APCAC 2019: Review

Kurt Tong US Consul General at APCAC 2019.JPG
Pascale Fung, HKUST director of AI research.JPG
apcac 2019  janet de silva.JPG
apcac 2019 opening.JPG
Photo gallery: US Consul General Kurt Tong; HKUST's director of AI research Pascale Fung; Janet de Silva, Toronto Board of Trade; AmCham China's Tim Stratford; delegates arrive on the opening morning

Facebook’s rise over 15 years from a freshman’s fantasy to the dominant social media platform on the planet is a subject ripe for discussion, and for debate.
Simon Milner, the company’s vice-president, public policy, for Asia-Pacific arrived at APCAC’s Business Summit 2019 last week ready to open up about the path the company is taking, looking forward, and the challenges it faces.
Miller said the positive impact Facebook was having was being felt mostly by small businesses across the region – and how they could now connect with new markets in America, and around the world.
“The thing about Facebook that’s particularly powerful is we have found a solution for smaller businesses,” Miller said. “If you’re a small business in Hanoi, there really aren’t any other platforms that can help you export.
“We’ve grown a whole new arena of advertising which is supporting hundreds of thousands of businesses across Asia.”
Miller was asked by host and AmCham Hong Kong president Tara Joseph to talk the audience through recent controversies over user data – an issue that remained at the forefront of discussion right across the summit’s two days, including Citigroup Asia CEO Francisco Aristeguieta’s keynote lunch address – The Future of US Trade and Investment in Asia.
“There is a shared challenge here,” said Miller. “There are big social issues associated with the internet and our services. We are a big part of most people’s experiences on the internet. Some of the issues are big and some of them are very new.”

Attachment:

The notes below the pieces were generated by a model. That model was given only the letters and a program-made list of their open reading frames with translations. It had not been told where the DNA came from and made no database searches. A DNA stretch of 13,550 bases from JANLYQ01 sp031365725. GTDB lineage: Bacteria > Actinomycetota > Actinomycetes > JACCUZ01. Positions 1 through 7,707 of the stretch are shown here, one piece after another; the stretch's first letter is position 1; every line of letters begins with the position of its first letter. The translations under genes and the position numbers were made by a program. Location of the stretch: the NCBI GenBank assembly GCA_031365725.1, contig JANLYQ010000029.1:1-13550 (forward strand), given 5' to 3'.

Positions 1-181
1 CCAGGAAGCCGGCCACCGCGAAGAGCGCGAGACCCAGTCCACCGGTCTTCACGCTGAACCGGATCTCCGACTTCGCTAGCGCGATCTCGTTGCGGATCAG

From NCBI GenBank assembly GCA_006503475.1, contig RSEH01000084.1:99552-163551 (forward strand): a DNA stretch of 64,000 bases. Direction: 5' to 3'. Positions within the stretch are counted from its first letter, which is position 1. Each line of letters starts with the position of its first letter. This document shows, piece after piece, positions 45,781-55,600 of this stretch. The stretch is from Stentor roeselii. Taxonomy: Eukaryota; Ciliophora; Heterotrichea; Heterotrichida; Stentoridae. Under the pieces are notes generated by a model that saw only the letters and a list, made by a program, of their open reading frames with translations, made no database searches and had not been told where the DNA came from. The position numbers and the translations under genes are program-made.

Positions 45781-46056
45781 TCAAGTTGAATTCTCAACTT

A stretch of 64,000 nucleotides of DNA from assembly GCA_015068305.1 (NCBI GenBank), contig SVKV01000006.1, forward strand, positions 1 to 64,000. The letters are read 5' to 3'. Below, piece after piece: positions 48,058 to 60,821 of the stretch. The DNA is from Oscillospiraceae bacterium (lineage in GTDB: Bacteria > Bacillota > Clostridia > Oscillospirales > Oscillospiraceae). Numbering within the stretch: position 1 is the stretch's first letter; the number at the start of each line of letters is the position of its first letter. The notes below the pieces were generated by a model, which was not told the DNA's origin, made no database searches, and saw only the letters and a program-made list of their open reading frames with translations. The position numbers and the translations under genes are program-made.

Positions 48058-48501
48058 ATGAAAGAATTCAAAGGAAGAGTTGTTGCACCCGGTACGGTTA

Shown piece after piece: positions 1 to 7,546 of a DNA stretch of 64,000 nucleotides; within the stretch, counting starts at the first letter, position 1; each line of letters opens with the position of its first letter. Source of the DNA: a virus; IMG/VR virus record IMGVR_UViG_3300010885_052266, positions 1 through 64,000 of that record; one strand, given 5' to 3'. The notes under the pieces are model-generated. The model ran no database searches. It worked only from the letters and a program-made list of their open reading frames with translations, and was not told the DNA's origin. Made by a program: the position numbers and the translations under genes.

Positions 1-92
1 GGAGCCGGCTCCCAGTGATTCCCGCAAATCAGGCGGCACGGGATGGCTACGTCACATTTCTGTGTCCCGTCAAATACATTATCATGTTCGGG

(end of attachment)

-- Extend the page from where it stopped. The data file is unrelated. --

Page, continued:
This ever-evolving landscape was further explored across the two days of the summit.
US Ambassador to Indonesia Joseph R Donovan Jr has history in Hong Kong. He was Consul General from 2008 to 2009 and his return to the city Tuesday for the keynote address “The Importance of Asean in the Indo-Pacific Strategy” gave him pause for thought, given how rapidly Asia’s economy – and the world’s – has changed in the interim.
Donovan’s address tackled more traditional global economic and investment concerns – such as energy, where the “Indo-Pacific region will account for roughly 85 percent of the growth in net gas imports globally, requiring an estimated US$80 billion in liquefied natural gas (LNG) infrastructure investment in Asean and India alone,” and infrastructure, where, the ADB noted, trillions of dollars in investment are needed by 2030, and “only the US$70 trillion in private capital located in the world’s financial centers can meet these requirements.”
But there was considerable attention paid to the growth of the digital economy so far, and into the future, across both Asean and the wider Indo-Pacific region.
Donovan explained that the global digital economy was worth US$3.5 trillion in 2015, up from US$1.2 trillion in 2008, and that the “Digital Partnership” being promoted will establish public-private partnerships to build digital infrastructure; deploy technical assistance to support projects ranging from crafting ICT sector regulations to improving cyber incident response capabilities; and expand opportunities for US exports.
“We must ensure governments are not undermining this growth through unfair, protectionist measures, but rather serve as the champions of open platforms for innovation, the free flow of data, and other market-based measures that lift up all our economies,” he said.
Data issues were the primary focus of the Data Privacy and Cyber Security: Are We On the Right Track? panel
Panel member Daniel Warelis, Asia-Pacific head of government and regulatory affairs at Refinitiv, highlighted the “huge positives” a digital world provided in terms of financial inclusivity, and how positive these developments were in terms of small businesses being able to reach the global market.
The main threat, according to Anthony Scriffignano, senior vice-president and chief data scientist at Dun & Bradstreet, was that current legislation lags behind technology. “Some of the crimes being commited and the dangers don’t even have names yet,” he said.
Laurence Van Der Loo, director, technology and operations, Asia Securities Industry and Financial Markets Association, suggested “calibrating regulation across borders” was the answer.
American business should work with their partners across Asia in finding the right way to regulate and work with data, said Mr Scriffignano.